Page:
★★★★½ Orkis and the Goldner and Elias Quartets open Festival with truly sublime chamber playing.

Verbrugghen Hall, Sydney Conservatorium of Music
April 20, 2017

If Festivals are all about variety with a dollop of mix and match, this year’s annual Musica Viva Festival in Sydney looks set to be a positive smorgasbord of chamber delights. The opening concert offered works and players old and new, with plenty to engage head and heart plus some of the best chamber music playing I’ve heard all year thanks to a pair of outstanding quartets: the Goldner String Quartet – the home team, as it were – and the Elias Quartet – a British group on a real roll right now.

But first, the concert opened with a rarity: Florent Schmitt’s Légende for saxophone and piano. Schmitt was a bit of a bastard – a leading Parisian critic, he once shouted “Vive Hitler!” at a Kurt Weill concert – but his arabesque-laden Légende is reminiscent of Debussy at his yummiest and well worth an outing. Amir Farid leant a sensitive touch in a finely paced account, coping well with the numeous hand-crossings, while Amy Dickson’s warm tone really soared, her instrument flickering brightly around and about Schmitt’s melismatic writing. This was genuinely thoughtful playing and a delightful surprise.

Moving on to Schumann, and the Goldner String Quartet were joined by distinguished American pianist Lambert Orkis, probably best known here as Anne-Sophie Mutter’s regular chamber partner. What a superb work Schumann’s Piano Quintet is – quintessentially Romantic and bursting with memorable ideas. I can’t imagine a better performance than this, pianist and quartet in complete harmony but also five fine soloists in their own right. Subtle of tone, and sensitive with the rubato, Orkis beamed benignly over matters from the rear of the stage, while the Goldners ensured a perfect blend and balance as the finessed Schumann’s demanding and imaginative writing.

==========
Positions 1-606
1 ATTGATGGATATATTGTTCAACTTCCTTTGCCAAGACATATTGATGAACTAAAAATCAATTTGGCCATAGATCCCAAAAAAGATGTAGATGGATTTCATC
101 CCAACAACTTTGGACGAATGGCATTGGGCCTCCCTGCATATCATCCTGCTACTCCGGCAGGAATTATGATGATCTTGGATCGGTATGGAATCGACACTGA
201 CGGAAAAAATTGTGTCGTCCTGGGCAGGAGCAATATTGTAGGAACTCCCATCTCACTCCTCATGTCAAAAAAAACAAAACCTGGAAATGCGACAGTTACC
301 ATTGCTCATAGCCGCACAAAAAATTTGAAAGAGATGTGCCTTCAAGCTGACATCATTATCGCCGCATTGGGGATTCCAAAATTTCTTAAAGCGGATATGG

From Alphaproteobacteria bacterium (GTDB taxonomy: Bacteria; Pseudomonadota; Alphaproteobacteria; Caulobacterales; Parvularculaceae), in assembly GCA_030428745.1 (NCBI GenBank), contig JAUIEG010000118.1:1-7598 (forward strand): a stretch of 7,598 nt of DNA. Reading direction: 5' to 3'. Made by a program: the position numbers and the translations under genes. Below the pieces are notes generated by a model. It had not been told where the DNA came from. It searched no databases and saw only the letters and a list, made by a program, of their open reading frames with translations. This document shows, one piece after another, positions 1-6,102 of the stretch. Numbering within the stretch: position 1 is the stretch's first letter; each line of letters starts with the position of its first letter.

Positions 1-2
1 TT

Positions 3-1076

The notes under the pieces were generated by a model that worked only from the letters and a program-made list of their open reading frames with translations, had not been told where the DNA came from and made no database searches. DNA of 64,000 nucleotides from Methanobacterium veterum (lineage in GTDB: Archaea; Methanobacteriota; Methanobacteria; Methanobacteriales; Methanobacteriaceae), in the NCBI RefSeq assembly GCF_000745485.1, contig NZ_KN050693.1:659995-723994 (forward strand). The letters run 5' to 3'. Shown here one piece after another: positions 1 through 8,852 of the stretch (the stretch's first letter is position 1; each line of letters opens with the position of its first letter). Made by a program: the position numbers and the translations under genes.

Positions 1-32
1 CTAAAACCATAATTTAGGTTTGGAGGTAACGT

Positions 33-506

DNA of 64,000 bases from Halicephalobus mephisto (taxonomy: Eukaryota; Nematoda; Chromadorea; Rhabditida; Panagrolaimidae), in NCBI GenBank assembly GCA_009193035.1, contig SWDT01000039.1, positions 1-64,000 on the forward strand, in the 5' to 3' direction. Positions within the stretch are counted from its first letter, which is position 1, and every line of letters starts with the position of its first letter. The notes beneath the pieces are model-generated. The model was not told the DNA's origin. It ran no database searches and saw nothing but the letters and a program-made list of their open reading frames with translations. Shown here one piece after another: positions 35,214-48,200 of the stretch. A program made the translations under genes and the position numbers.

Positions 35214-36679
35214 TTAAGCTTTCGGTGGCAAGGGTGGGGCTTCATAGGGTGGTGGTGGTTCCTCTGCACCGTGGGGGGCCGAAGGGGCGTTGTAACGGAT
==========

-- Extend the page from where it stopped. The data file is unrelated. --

Never overly rushed, there was plenty of room for individual contributions – Julian Smiles magical in the first movement’s lyrical second subject, just one example – but here ensemble was everything and never better than negotiating the silences in the exposed Funeral March. You could have heard a pin drop. The Scherzo was so exciting, it drew spontaneous applause, but to be honest every movement exhibited prototypical chamber playing par excellence.

Britten’s Third String Quartet inhabits an entirely different universe, so thank heavens for an interval to clean the musical slate. Written when the composer must have surely known his days were numbered, there’s a half in this world and half out of it quality to this demanding and perilously exposed work, and I can’t imagine it being more poignantly espoused than the Elias Quartet’s performance here. Technically they are extraordinarily gifted, capable of feats of great daring and blessed with faultless intonation.

Beginning with a rapt duet for second violin and viola, the atmosphere was haunted from the outset, everything intimate and glacial, the ensemble immaculate. The skeletal caprice that followed was breathtaking, the cello and first violin duet in the long central Solo was frequently heartbreaking. The Burlesque had plenty of Mahlerian gallows humour about it, but the real miracle was the way the Elias imbued the final Passacaglia – one of Britten’s favourite forms – with something akin to the final breaths of a dying man. This was very, very special indeed.

Rounding off the evening was the Zukerman Trio playing Dvořák’s Dumky Trio, an ideal work for the husband and wife team of Pinchas Zukerman and Amanda Forsyth with its focus on violin and cello duos over piano (a sensitive Angela Cheng). This was full-toned Romanticism at its most golden, Forsyth especially sparkling with her rich sound capable of mournful refection one moment and a jaunty passion the next. If her violin partner seemed a little out of sorts – he barely cracked a smile – it didn’t seem to affect his playing, which had plenty of fire in its belly as Dvořák switches from melancholy to madness at the drop of a hat. The playing here had a great sense of the music’s roots in the Czech folk tradition, moving from an easy lyricism one moment to music deep as a forest pool the next.

With plenty of artists and some fascinating rep yet to come, this was a brilliant start to what looks like a vintage Festival.


The Musica Viva Festival 2017 continues until Sunday April 23

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